• Just because a position is advertised on Seek, doesn’t mean there is still a position to fill. Recruiters may leave roles advertised that have actually been filled on Seek.
  • If a role does not list a salary*, it is OK to ask what the range is, if you get invited to interview. What waste your time (and the interviewers) if the role was to present a significant downturn in salary for you, that you weren’t prepared to accept, no matter how great everything else with the job sounds? We’re all working to pay our bills and finance our lifestyles, right?

Top Skills That Will Get You Hired in 2017

LinkedIn Reveals The Top Skills That Will Get You Hired In 2017 …

Find out what skills you need on your resume in 2017 to help land your dream job. From Statistical Analysis and Data Mining, to User Interface Design and Mobile Development, the 2016 annual list has shown that Marketing Skills have taken a dip in favour of Technology-related skills. No surprises there, but if you’re not on top of your game or want to stay ahead of it, now might be the time to think about skilling up.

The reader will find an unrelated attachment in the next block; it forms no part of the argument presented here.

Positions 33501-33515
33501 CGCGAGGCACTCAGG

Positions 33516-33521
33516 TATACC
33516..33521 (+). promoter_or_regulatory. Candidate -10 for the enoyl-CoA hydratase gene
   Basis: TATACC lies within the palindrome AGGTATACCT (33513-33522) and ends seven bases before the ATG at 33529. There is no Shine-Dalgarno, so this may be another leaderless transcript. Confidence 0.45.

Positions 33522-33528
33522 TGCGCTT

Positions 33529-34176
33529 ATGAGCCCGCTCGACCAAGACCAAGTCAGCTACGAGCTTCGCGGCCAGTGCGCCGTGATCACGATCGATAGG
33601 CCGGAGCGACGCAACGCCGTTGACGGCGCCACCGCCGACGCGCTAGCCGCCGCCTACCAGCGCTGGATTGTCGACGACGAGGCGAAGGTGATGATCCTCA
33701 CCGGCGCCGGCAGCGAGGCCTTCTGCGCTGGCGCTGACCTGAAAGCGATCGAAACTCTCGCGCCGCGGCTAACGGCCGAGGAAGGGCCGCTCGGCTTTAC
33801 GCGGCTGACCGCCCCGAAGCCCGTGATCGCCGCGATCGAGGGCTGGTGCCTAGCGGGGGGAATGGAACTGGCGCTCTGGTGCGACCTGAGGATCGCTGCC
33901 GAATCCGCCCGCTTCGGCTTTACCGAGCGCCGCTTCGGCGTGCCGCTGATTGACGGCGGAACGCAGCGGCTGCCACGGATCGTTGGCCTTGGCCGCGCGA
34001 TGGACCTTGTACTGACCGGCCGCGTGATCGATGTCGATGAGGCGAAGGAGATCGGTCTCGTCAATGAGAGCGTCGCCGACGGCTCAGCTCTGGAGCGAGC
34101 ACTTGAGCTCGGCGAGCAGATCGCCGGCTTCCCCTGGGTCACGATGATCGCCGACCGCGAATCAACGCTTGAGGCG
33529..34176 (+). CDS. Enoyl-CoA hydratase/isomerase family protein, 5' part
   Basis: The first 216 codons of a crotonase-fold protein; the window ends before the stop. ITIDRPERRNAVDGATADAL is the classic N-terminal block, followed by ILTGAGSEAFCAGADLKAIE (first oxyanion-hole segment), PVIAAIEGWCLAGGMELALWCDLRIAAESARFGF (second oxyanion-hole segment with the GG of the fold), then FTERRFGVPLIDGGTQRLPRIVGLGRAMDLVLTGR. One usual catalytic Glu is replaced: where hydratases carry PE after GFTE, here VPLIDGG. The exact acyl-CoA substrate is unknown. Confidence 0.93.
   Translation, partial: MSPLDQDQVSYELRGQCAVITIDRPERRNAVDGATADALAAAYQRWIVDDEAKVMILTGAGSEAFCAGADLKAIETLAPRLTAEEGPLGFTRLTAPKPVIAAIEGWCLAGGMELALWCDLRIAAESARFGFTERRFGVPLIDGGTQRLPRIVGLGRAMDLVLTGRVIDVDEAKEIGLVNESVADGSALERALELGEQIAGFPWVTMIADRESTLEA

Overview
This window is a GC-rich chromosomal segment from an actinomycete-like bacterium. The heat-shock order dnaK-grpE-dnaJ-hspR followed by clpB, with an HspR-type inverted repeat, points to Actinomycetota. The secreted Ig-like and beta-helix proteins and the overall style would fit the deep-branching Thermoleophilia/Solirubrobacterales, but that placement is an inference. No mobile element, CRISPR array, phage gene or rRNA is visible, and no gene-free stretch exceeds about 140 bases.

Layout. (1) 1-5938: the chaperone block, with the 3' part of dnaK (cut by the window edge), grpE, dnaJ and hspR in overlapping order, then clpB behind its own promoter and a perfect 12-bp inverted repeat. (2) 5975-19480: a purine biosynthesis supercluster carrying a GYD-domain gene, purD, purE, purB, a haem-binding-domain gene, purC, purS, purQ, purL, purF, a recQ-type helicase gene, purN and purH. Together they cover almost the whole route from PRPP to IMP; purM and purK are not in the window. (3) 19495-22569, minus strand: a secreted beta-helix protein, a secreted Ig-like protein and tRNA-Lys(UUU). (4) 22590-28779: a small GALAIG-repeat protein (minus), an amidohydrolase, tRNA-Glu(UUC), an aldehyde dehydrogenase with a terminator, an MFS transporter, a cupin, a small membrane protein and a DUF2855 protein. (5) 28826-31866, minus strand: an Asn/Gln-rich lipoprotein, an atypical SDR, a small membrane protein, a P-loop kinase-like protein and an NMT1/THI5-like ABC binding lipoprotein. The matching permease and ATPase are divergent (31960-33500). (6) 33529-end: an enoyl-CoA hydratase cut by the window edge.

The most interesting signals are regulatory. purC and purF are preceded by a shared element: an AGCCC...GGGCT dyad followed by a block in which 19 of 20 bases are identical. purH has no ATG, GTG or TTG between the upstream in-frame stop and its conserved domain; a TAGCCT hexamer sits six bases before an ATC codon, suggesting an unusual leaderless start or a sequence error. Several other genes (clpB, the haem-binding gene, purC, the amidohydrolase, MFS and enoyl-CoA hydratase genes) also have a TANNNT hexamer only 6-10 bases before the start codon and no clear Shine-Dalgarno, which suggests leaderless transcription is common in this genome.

Analysis of the recruiting activity on LinkedIn since January shows several trends about the Australia job market, including high demand for tech skills.

The Global Top Skills of 2016 list reveals several trends about the global job market:

Demand for marketers is slowing: While marketing skills like marketing campaign management, SEO/SEM, and channel marketing were in high demand in 2015, things have changed. This year, SEO/SEM dropped five spots from #4 to #9 and marketing campaign management dropped completely off the list. Demand for marketing skills is slowing because the supply of people with marketing skills has caught up with employers’ demand for people with marketing skills.